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Nations have failed to implement sustainable development goals

The global community today undoubtedly stands at a crossroads between balancing climate change mitigation and human security

By Swati Prabhu

  • Published 3.10.19, 11:52 PM
  • Updated 3.10.19, 11:52 PM
Starting from Western Europe, in Britain, for instance, the Extinction Rebellion took the reins by declaring a week-long mass blockade in major cities worldwide to register its concerns for the planet
Starting from Western Europe, in Britain, for instance, the Extinction Rebellion took the reins by declaring a week-long mass blockade in major cities worldwide to register its concerns for the planet (Shutterstock)

Stock-taking of the implementation of sustainable development goals might seem like an uphill task. Surprisingly, it is not. Four years have passed by since the adoption of the United Nations’ sustainable development goals but the ‘charm offensive’ of the international community has turned out to be hogwash. The contribution of most of the business enterprises towards absorbing sustainability in their agenda remains patchy. Although the role of sub-State and non-State actors has been aptly recognized and highlighted in the global climate change narrative, most of the nations, including those in the European Union, continue to be in a phase of “reflection”, and have thus failed to come up with a concrete plan of implementing SDGs.

Basically, a lot has been said and not much has been done. The anthropocentric approach towards the natural environment has, in fact, done more damage than good. This is where one observes the shift towards civil disobedience in climate change mitigation. Recently, the world has witnessed a groundswell of grassroots protests with the primary concern of environmental protection. Interestingly, these protests are not helmed by NGOs or organizations run by large multinational corporations. These are citizen-centred movements operating through social media or the internet, attempting to encourage ordinary people, especially children and the youth, to raise their voices against the loss of biodiversity and the massacre of the environment.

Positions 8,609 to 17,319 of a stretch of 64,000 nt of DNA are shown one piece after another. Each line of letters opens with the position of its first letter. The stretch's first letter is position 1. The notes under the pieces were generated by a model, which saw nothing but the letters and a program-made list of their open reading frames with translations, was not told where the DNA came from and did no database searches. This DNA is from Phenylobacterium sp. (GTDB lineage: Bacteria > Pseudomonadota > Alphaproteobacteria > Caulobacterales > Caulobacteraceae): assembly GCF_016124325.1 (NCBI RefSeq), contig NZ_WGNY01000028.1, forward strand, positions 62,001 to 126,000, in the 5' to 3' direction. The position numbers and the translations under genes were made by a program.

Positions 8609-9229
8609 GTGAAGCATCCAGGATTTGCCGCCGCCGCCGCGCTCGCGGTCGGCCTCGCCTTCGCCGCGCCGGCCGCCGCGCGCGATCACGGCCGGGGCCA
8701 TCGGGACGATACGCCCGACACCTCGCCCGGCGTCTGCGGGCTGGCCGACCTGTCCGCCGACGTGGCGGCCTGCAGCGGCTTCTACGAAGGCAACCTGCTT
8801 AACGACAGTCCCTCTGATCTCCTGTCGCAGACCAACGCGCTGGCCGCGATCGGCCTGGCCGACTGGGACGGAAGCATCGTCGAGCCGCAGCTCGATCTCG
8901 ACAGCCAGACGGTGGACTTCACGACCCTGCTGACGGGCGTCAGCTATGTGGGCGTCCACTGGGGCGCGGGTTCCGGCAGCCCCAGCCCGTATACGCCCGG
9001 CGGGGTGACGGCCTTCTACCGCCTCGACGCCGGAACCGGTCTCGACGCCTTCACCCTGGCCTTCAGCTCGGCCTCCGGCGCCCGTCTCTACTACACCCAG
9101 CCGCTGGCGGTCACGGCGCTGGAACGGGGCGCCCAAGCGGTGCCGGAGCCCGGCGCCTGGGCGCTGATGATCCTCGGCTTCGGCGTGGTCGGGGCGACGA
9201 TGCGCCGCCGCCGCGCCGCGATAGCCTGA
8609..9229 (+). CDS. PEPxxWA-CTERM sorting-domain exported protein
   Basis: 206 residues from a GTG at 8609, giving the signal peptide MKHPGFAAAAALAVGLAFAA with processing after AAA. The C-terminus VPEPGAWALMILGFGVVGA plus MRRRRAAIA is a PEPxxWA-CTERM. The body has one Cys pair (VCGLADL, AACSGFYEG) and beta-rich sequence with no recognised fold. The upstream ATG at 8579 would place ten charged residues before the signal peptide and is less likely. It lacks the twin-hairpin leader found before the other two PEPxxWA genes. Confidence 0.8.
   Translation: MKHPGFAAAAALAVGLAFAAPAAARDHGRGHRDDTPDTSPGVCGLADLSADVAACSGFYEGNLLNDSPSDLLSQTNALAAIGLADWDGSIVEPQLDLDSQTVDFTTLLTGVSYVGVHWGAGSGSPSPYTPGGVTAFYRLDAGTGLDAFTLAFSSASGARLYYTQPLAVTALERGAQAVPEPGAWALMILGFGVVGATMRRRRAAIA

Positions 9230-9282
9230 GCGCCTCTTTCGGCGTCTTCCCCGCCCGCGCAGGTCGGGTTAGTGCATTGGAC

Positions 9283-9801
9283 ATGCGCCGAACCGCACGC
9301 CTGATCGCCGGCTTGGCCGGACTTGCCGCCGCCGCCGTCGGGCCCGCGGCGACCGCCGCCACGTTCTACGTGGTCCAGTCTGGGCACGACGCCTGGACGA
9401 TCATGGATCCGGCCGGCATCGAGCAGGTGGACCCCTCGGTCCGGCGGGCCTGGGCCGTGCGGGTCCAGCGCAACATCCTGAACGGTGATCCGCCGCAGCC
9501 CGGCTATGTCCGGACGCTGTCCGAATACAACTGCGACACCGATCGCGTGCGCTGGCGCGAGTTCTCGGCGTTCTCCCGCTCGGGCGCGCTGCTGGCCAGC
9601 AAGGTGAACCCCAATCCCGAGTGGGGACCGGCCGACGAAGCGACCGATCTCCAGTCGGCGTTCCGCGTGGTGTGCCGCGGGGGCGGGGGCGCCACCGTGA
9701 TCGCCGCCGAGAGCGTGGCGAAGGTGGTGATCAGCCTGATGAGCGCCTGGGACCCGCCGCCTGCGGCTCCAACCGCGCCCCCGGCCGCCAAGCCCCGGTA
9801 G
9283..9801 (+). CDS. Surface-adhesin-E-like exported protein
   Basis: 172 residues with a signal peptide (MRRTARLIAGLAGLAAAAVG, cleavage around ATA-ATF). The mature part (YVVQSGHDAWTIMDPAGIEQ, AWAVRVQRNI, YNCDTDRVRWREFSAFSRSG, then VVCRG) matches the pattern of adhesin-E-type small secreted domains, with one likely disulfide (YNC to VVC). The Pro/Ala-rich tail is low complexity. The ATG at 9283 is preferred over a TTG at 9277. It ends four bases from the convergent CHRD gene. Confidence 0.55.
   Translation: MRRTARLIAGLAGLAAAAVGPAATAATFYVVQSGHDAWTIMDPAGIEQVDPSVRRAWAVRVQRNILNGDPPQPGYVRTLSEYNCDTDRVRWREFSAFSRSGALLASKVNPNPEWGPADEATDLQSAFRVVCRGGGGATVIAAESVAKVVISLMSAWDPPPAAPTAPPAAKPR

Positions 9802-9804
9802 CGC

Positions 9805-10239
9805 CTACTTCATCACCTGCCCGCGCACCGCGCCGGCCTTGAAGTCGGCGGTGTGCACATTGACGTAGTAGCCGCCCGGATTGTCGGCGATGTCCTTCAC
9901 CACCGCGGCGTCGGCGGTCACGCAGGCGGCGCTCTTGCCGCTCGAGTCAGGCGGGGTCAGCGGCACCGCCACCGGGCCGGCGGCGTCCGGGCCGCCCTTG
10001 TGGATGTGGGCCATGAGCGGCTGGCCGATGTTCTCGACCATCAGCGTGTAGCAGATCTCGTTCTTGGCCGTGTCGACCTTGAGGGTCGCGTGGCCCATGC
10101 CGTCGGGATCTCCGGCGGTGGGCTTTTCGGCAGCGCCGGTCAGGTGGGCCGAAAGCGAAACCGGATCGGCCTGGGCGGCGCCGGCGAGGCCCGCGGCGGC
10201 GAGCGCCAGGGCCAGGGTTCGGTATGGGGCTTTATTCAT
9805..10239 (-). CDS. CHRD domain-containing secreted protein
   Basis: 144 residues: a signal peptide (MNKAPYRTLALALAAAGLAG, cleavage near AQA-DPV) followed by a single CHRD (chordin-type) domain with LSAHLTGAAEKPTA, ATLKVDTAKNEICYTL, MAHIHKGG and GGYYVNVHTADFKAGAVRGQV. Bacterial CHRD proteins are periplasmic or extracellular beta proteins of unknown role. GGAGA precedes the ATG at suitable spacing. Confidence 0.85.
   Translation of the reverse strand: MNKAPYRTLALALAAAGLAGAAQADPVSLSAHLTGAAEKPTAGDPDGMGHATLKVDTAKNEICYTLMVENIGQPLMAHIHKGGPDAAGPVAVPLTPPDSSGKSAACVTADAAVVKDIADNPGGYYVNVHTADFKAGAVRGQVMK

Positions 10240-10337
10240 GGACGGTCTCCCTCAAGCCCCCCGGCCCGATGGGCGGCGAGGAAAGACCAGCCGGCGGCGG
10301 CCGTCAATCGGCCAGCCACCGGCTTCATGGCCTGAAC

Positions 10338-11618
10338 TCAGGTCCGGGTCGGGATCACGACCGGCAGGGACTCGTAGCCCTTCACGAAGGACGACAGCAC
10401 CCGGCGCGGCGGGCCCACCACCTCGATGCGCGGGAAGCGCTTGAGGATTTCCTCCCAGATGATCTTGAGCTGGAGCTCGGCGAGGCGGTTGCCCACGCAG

Starting from Western Europe, in Britain, for instance, the Extinction Rebellion took the reins by declaring a week-long mass blockade in major cities worldwide to register its concerns for the planet. Its core belief of civil disobedience is brought out vociferously in its actions by drawing inspiration from both the West and the East — for example, the Indian freedom struggle or the civil rights movement in the United States of America. Another group, hailing from France — Les Désobéissants or The Disobedient Ones — talks about climate emergency through their non-violent methods. Closer home, XR also has an Indian division, XR India, which was formed out of the activism of a Delhi-based environmental campaigner. Opposed to the traditional NGOs, these groups are mostly people’s movements aiming to avert climatic breakdown and minimize the risk of human extinction. Eco-Needs Foundation is another entity which mobilizes young people towards bringing about an ‘eco-revolution’.

However, the Indian government has displayed its endeavour towards localizing the SDGs with the help of the ‘whole-of-government’ approach. This includes local governments. The former has also stressed on aligning the local plan of the states and the Union territories with the larger SDG scheme. Even though the government has not officially spoken about these movements, they do not seem to be complaining. Although still at a nascent stage, these mass movements have the potential to aid governmental protocols of environmental protection in the long run.

The global community today undoubtedly stands at a crossroads between balancing climate change mitigation and human security. The UN Climate Action Summit 2019 and the Global Sustainable Development Report 2019 have once again set the ball rolling among nations to scurry to meet the SDGs within the target year, 2030.

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